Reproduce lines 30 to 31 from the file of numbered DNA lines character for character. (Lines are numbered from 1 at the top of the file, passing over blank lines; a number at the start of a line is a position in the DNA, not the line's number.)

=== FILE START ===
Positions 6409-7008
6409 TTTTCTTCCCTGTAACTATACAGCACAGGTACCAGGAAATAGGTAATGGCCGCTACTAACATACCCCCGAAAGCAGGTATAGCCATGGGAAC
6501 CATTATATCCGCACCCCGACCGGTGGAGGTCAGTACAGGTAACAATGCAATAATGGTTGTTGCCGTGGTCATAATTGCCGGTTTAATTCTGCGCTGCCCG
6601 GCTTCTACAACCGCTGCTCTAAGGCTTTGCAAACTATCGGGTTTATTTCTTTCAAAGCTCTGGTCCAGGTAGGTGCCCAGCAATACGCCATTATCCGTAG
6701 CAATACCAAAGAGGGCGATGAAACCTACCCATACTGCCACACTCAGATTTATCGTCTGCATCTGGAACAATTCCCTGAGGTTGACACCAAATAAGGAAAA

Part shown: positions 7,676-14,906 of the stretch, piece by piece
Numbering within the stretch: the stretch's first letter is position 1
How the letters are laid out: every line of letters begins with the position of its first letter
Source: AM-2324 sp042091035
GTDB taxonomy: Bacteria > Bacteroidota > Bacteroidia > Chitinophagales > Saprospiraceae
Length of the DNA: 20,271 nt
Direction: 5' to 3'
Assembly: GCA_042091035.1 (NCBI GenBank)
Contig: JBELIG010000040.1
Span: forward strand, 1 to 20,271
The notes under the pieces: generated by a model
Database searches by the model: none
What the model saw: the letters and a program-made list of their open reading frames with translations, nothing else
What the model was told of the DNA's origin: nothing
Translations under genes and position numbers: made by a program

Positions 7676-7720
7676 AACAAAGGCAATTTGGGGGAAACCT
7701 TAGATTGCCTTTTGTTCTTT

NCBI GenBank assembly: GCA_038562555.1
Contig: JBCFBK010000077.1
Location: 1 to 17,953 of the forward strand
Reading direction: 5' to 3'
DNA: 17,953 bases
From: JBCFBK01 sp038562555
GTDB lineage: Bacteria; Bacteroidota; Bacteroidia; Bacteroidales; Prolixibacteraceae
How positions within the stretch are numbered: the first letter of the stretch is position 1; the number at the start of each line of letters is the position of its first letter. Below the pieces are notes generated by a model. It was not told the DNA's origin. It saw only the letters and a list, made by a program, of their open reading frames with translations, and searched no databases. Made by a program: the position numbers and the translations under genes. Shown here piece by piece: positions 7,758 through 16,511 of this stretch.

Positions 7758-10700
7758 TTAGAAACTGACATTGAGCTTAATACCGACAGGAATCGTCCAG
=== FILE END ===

GTDB lineage: Bacteria; Bacteroidota; Bacteroidia; Bacteroidales; Prolixibacteraceae
How positions within the stretch are numbered: the first letter of the stretch is position 1; the number at the start of each line of letters is the position of its first letter. Below the pieces are notes generated by a model. It was not told the DNA's origin. It saw only the letters and a list, made by a program, of their open reading frames with translations, and searched no databases. Made by a program: the position numbers and the translations under genes. Shown here piece by piece: positions 7,758 through 16,511 of this stretch.